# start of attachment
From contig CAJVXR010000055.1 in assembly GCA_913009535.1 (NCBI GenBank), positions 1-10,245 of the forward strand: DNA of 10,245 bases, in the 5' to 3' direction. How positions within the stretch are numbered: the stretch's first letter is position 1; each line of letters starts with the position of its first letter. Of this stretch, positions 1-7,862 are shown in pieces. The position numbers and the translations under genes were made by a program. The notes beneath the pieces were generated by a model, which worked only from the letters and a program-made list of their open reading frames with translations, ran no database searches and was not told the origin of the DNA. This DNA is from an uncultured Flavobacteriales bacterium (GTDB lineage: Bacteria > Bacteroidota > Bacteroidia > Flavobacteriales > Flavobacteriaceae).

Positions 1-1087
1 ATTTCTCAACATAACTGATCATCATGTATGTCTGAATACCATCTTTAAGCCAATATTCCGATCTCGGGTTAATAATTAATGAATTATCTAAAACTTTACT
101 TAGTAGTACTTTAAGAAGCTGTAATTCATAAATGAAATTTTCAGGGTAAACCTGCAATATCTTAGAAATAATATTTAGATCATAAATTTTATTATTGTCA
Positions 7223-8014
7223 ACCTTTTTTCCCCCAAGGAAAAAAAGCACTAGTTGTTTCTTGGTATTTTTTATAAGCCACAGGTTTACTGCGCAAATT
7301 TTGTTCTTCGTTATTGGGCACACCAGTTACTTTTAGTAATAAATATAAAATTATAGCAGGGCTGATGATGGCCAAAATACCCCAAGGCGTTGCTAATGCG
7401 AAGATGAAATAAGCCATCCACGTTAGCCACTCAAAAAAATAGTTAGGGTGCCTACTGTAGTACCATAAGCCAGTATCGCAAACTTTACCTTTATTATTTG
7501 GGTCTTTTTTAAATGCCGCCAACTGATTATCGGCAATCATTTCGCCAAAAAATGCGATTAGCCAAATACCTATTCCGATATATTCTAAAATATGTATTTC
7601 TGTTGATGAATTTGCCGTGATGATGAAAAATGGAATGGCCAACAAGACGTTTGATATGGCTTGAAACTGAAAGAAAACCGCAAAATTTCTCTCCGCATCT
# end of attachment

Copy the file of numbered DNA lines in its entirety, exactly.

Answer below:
From contig CAJVXR010000055.1 in assembly GCA_913009535.1 (NCBI GenBank), positions 1-10,245 of the forward strand: DNA of 10,245 bases, in the 5' to 3' direction. How positions within the stretch are numbered: the stretch's first letter is position 1; each line of letters starts with the position of its first letter. Of this stretch, positions 1-7,862 are shown in pieces. The position numbers and the translations under genes were made by a program. The notes beneath the pieces were generated by a model, which worked only from the letters and a program-made list of their open reading frames with translations, ran no database searches and was not told the origin of the DNA. This DNA is from an uncultured Flavobacteriales bacterium (GTDB lineage: Bacteria > Bacteroidota > Bacteroidia > Flavobacteriales > Flavobacteriaceae).

Positions 1-1087
1 ATTTCTCAACATAACTGATCATCATGTATGTCTGAATACCATCTTTAAGCCAATATTCCGATCTCGGGTTAATAATTAATGAATTATCTAAAACTTTACT
101 TAGTAGTACTTTAAGAAGCTGTAATTCATAAATGAAATTTTCAGGGTAAACCTGCAATATCTTAGAAATAATATTTAGATCATAAATTTTATTATTGTCA
Positions 7223-8014
7223 ACCTTTTTTCCCCCAAGGAAAAAAAGCACTAGTTGTTTCTTGGTATTTTTTATAAGCCACAGGTTTACTGCGCAAATT
7301 TTGTTCTTCGTTATTGGGCACACCAGTTACTTTTAGTAATAAATATAAAATTATAGCAGGGCTGATGATGGCCAAAATACCCCAAGGCGTTGCTAATGCG
7401 AAGATGAAATAAGCCATCCACGTTAGCCACTCAAAAAAATAGTTAGGGTGCCTACTGTAGTACCATAAGCCAGTATCGCAAACTTTACCTTTATTATTTG
7501 GGTCTTTTTTAAATGCCGCCAACTGATTATCGGCAATCATTTCGCCAAAAAATGCGATTAGCCAAATACCTATTCCGATATATTCTAAAATATGTATTTC
7601 TGTTGATGAATTTGCCGTGATGATGAAAAATGGAATGGCCAACAAGACGTTTGATATGGCTTGAAACTGAAAGAAAACCGCAAAATTTCTCTCCGCATCT